At the second visit, 92% of the children from the original sample were clinically examined by a paediatrician and had their clinical history taken. Data on recent wheezing (defined as one or more episodes of wheeze in the past 12 months) were obtained as standardized for the International Study on Asthma and Allergies in Children (ISAAC) and validated in São Paulo (12). Information on any previous medical diagnosis of asthma was also obtained from the mothers or guardians, but no attempt was made to investigate family history of asthma or atopy. These analyses were restricted to the 1132 children aged 659 months at the time of the second visit. Of these children, 932 provided stool samples. The stool samples were examined for ova, cysts and larvae of intestinal parasites (13). No significant differences were found between the demographic and socioeconomic characteristics of children who provided a stool sample and those of the 200 children who did not provide such a sample (13).
Multiple unconditional logistic regression models were used to describe associations between potential risk factors (independent variables) and recent wheezing. Five-level hierarchical models were constructed to investigate independent associations between explanatory and outcome variables, while controlling for potential confounders in the same or more distal hierarchical levels (14). The variables included at each hierarchical level are shown in Table 1: the first (distal) level included socioeconomic variables, the next levels comprised environmental, maternal and nutritional variables and the last (proximate) level comprised data on exposure to infections. Variables associated with P values < 0.20 within each level were maintained in subsequent models including variables in more proximate levels. Models were adjusted for age and sex. Tests for linear trends in the logistic models were calculated by unfactoring the following variables: per capita family income, education (number of years of schooling) of mother, housing quality index and number of siblings. The software packages used were Epi Info 2000 (Centers for Disease Control and Prevention, Atlanta, GA, USA) and version 6.0 of the Stata software package (Stata, College Station, USA).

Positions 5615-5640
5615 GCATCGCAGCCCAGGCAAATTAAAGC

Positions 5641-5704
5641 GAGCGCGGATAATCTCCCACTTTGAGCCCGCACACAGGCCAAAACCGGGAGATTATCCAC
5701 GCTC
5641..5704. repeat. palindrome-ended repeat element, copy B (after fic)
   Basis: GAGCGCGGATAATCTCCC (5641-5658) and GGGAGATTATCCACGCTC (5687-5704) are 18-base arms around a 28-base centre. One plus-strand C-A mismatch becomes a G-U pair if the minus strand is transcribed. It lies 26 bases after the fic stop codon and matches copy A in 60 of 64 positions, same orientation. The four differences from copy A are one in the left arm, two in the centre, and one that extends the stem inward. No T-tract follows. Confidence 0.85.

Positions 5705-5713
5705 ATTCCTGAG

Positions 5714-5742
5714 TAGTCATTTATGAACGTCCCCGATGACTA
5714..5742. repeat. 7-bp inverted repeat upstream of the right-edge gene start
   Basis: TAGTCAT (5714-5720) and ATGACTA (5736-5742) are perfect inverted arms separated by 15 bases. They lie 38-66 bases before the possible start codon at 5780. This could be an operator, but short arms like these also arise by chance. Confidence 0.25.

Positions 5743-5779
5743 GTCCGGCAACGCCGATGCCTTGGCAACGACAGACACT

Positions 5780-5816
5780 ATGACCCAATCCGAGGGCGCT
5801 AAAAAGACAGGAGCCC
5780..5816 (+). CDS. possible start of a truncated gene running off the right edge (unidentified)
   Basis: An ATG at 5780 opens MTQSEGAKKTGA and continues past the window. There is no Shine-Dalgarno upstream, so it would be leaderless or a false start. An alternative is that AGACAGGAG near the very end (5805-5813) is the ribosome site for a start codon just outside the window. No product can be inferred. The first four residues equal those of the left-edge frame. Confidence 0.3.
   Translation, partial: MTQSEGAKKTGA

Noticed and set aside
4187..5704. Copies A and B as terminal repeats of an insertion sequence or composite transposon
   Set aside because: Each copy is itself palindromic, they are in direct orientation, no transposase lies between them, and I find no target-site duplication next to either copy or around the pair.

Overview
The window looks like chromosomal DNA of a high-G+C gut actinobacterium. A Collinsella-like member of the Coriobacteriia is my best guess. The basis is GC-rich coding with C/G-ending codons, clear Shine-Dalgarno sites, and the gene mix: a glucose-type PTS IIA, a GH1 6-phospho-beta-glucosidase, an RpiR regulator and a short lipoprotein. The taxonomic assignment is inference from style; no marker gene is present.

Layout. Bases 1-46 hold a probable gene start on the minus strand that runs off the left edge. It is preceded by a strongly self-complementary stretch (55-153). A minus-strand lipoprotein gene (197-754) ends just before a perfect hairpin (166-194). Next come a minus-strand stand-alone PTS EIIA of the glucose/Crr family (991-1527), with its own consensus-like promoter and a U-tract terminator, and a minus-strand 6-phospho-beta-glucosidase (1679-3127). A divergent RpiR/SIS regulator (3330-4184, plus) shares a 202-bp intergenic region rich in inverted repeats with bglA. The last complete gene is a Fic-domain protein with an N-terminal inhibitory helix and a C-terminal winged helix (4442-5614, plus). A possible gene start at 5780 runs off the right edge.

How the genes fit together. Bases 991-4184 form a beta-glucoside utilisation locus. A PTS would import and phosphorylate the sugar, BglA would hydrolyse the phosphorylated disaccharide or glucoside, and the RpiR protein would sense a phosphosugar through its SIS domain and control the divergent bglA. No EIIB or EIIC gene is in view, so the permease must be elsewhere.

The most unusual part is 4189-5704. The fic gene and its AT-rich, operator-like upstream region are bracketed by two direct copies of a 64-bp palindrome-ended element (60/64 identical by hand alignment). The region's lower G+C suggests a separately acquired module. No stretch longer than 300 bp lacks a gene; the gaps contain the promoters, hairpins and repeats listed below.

The weighted prevalence of recent wheezing, that took into account sampling weights, was 12.5%; similar figures were obtained for girls and boys (Table 1). Most children with recent wheezing (93%) were also reported, by their mothers or guardians, to have a medical diagnosis of asthma, but uncertainties in the clinical diagnosis of asthma in children in this age group limited further analysis of these results. The prevalence of recent wheezing varied according to income strata and housing conditions, with a clear doseresponse effect (Table 1).
The results of the adjusted analysis of data (Table 2) did not differ substantially from those of the unadjusted analysis shown in Table 1, with the exception of attendance at a day-care centre. The following variables were independently associated with an increased risk of recent wheezing: low family income, poor housing quality, day-care centre attendance, low birth weight, and infection with intestinal helminths. The predominant helminths in this population (prevalence, 5.8%) were Ascaris lumbricoides and Trichuris trichiura (13). To verify whether helminthic infection was merely a marker of increased exposure to other orofaecal microbes, we also examined the association between infection with Giardia duodenalis (the most prevalent intestinal protozoon in this population (13)) and recent wheezing, and found no significant relationship (Table 2).
This is one of the few population-based surveys of wheezing conditions in early childhood to be carried out in a tropical urban area. In this study recent wheezing was found to be nearly as prevalent (12.5%) as in southern Tanzania (14.0%) (15), but less frequent than in urban preschool children living in southern Brazil (21.1%) (16) and in most industrialized countries (17).
Analyses are complicated by the heterogeneity of wheezing conditions in early childhood (7), but wheezing and asthma may share common risk factors in schoolchildren (18). Most studies in industrialized countries, with few exceptions (1921), have found no relationship between asthma and socioeconomic status (2), whereas in tropical countries wheezing and asthma are more frequent in underprivileged children (16, 2224); other allergic conditions, such as hay fever and eczema, predominate in children from more affluent families in industrialized countries (25).